Where to start. The last month or so has been spent looking into "lomography" or "lomo" for short, which produces some pretty startling impressionistic images. Many elements go into the images. First the cameras are bests described as "toy cameras" for film, yes that silver based stuff I adore still after all these years. Second they take the old outdated film for the most part that has inherent color shifts built into it. Then they cross process it...IE negative film developed in slide film chemicals or vice versa.
The end result is multi-fold shifts in the image compared to what would have happened if you were using quality optics, optimal age film and correct processing. In short its nothing like you shot and its image quality is adorable. The edges are out of focus and the light transmitted drops noticeably. The colors shift with a pronounced blue/green shift. Highlights get blown out and darks just lose all detail. Sharpness suffers at the edges with grain appearing all over adding to the impressionistic feel.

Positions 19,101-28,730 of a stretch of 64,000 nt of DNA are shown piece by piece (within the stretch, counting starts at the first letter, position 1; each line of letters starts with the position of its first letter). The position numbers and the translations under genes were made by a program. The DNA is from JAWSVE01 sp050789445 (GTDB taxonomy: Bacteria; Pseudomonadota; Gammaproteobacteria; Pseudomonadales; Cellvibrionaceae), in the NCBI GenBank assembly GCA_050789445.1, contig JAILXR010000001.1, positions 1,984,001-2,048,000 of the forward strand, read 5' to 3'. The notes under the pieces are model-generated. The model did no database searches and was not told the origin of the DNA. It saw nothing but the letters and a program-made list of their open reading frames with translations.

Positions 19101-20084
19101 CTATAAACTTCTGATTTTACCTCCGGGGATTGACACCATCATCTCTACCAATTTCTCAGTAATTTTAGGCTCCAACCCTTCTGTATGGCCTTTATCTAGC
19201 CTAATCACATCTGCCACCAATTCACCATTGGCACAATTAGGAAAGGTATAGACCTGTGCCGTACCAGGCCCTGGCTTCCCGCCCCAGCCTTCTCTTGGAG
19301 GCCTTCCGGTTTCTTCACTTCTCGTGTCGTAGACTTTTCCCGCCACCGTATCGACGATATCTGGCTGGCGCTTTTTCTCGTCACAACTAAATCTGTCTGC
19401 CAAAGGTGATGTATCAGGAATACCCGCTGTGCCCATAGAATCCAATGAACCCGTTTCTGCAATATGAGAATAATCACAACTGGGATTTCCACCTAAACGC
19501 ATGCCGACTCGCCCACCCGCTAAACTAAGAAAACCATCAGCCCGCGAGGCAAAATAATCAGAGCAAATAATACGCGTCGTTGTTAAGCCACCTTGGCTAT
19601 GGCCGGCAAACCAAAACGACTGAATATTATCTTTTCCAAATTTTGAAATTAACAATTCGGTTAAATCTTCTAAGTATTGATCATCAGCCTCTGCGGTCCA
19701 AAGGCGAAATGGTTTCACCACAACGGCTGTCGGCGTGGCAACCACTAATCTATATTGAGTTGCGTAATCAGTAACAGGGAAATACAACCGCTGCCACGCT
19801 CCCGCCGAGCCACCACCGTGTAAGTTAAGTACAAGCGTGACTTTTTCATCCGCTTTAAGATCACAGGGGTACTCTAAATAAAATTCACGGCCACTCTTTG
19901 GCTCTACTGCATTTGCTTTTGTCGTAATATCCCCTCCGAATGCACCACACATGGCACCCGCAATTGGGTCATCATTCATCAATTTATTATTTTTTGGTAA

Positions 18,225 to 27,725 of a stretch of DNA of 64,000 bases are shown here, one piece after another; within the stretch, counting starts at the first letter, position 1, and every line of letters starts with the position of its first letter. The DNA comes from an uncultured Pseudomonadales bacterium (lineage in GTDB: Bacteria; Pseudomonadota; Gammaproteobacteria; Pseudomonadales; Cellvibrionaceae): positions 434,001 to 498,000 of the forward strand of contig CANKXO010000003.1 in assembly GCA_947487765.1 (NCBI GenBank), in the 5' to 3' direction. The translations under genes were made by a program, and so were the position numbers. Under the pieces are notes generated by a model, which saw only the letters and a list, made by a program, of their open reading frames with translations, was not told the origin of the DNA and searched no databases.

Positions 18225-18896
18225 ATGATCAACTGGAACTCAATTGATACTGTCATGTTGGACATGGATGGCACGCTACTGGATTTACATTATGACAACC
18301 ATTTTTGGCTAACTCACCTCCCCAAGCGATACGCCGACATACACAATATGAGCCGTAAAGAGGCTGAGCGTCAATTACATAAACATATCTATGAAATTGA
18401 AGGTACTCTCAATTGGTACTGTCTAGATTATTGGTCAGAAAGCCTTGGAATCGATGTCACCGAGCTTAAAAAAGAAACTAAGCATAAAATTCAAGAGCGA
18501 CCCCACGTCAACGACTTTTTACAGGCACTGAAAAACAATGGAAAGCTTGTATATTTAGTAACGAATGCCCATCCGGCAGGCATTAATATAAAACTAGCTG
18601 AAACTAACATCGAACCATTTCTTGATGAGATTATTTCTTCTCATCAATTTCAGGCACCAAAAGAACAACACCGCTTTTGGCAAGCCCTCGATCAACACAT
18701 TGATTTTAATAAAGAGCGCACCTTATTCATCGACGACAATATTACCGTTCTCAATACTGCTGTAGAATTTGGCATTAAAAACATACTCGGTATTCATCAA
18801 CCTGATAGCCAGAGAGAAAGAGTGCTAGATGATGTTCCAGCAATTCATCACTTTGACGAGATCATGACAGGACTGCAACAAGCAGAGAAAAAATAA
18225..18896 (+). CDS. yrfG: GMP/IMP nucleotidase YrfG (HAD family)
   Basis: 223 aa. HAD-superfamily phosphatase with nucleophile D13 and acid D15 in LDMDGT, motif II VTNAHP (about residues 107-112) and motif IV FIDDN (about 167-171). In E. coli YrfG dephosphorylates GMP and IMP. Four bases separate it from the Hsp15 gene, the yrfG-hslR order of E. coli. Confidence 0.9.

Since I'm not about to shift all of my work to film for the odd lomo image I would want to create I looked to Adobe's photoshop to help me create the look and feel of a lomo image. After fooling around with it I just couldn't get the right result on my own. I wound up starting to google search ways to create it via tutorial so I don't have to reinvent the world. I stumbled upon this excellent tutorial that takes you through the multitude of steps needed to create a lomo style image in photoshop. It is on YouTube and its possible to pause the video between steps so you can work out an image of your own.
The image here is one I purposely shot to try to lomoize. It was successful to a great degree. In the future I need to keep in mind that high contrast scenes will work best with the process. The potential for this process to work with a variety of images is pretty terrific. Of course you need to have a strong image to start with as no amount of photoshop trickery will solve bad composition and exposure.